Fifth Sunday Of Easter

April 28, 2016 Column Father De Celles

Some Basics of Marriage Canon Law. In light of all the heated discussion over the last few years, as well as the Holy Father’s recent letter, Amoris Laetitia, it may be time for me to review a few basic practical aspects of Catholic Church law, called “canon law,” on marriage.

First of all, what is marriage? It is a covenant of mutual total self-gift of one man and one woman to each other, commenced by the free consent of both parties, and ordered to the conception and raising of children and mutual support of the couple. Essential to a valid marriage is a commitment to permanence/indissolubility, fidelity, and children (the “three goods of marriage”).

Turning to Church’s law we first remember that these laws are meant to help us to live according to the natural law and the divine law, and in peace with each other. Since marriage is a public act that affects other individuals and society, both the civil/state and Church authorities have always had certain minimal requirements to certify that a particular relationship is really a marriage. The state of Virginia requires that a couple receive a marriage license before they exchange vows in front of an authorized “officiant.” In a similar way, the Church requires that Catholics be married in a Catholic ceremony before a priest or deacon.

Catholic Ceremony. Unfortunately, many Catholics are unaware of this most basic requirement, so let me restate it clearly: for a Catholic to enter into a valid marriage in the eyes of God he/she must normally do so in a ceremony before a Catholic priest or deacon, and failure to do so renders that attempt at marriage invalid.

For centuries most western governments unified civil and religious wedding ceremonies by recognizing priests and deacons as de facto civil “officiants.” In the last two centuries many countries have separated the “civil wedding” from the “Church wedding,” and most religious communities, including Protestants, now recognize couples as validly married if they just have a civil ceremony (so no church ceremony is necessary). This is important to remember, since Catholic law recognizes these non-Catholic wedding ceremonies as valid, unless they involve a Catholic spouse.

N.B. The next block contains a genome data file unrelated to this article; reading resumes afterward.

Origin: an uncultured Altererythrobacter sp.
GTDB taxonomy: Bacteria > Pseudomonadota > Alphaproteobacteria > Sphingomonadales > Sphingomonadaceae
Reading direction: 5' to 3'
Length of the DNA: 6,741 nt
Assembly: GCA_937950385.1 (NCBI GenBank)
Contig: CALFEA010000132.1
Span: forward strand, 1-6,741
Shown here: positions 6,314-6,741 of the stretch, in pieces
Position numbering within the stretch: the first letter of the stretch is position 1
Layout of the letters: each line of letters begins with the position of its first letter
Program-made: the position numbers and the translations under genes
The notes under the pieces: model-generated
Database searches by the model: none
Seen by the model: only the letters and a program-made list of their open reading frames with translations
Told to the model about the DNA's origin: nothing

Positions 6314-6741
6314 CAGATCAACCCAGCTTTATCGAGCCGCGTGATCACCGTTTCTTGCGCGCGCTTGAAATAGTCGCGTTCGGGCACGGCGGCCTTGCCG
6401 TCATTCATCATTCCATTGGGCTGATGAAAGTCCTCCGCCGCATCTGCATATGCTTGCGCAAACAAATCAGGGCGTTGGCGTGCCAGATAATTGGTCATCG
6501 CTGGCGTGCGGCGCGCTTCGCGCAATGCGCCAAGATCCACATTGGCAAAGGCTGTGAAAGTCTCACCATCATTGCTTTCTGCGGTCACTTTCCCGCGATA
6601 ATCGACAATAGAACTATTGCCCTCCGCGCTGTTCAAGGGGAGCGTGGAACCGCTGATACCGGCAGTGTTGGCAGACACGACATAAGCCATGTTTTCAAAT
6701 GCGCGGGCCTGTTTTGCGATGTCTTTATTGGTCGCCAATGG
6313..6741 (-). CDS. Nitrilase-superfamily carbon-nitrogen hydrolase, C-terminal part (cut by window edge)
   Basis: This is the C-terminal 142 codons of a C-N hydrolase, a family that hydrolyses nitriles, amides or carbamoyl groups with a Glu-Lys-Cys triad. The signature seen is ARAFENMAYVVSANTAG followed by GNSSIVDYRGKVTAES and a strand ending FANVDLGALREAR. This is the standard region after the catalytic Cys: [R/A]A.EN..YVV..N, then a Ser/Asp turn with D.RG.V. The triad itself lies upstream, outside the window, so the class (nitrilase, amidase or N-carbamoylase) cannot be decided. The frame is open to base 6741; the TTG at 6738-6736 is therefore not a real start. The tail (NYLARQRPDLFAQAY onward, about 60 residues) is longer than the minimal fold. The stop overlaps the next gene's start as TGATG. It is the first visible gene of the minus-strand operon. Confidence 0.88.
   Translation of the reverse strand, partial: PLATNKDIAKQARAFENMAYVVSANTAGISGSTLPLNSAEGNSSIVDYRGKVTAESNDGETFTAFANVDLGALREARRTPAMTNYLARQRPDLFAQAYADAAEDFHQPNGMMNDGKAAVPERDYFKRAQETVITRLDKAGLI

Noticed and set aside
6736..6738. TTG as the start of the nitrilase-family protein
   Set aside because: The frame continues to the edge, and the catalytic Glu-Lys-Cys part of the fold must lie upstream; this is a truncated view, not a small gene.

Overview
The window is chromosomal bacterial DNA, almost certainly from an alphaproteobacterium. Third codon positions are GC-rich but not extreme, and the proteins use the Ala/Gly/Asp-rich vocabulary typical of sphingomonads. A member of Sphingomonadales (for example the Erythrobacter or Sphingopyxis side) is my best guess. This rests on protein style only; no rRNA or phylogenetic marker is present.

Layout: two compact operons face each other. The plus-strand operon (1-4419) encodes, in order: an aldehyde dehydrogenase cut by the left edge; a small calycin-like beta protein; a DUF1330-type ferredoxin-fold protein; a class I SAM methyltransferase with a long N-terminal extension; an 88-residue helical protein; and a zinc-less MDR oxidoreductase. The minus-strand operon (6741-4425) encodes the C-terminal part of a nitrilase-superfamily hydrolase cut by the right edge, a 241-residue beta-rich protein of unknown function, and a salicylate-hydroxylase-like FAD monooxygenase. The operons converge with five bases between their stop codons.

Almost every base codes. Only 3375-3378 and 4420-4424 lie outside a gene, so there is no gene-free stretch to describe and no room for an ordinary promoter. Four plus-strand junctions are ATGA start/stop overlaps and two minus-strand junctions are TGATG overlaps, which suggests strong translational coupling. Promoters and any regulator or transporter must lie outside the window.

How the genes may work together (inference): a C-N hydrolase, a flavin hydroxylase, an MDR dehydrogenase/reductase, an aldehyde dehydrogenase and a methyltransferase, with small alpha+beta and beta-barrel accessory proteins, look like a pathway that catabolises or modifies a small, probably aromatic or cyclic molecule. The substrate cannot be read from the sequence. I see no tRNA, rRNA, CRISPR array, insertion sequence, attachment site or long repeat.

Effects of Merely Civil Weddings. For a Catholic, being married by a civil officiant creates a civil legal bond, but he/she is not married in the eyes of God. This means that if a Catholic is merely civilly married and living with a person as husband and wife (including having sexual relations) he/she is committing the grave sin of adultery (sex outside of marriage).

It should also be noted that sometimes when Catholics seek to marry non-Catholics they forget that if the non-Catholic was previously married in a civil ceremony the Church recognizes that “previous marriage” as valid in the eyes of God so they are not free to marry the Catholic.

Divorce. Once a valid marriage (“in the eyes of God”) is entered into, it is permanent, or indissoluble. While the state may allow a couple to divorce, that does not end the marriage in God’s eyes, so that the couple is still married.

Sadly, sometimes the relationship between spouses disintegrates and they need to live separately (e.g., spousal abuse, abandonment, etc.). In many cases they may then morally pursue what the Catechism calls a “civil divorce,” if that is “the only possible way of ensuring certain legal rights, the care of the children, or the protection of inheritance” (2383). So that civil divorce is not itself sinful.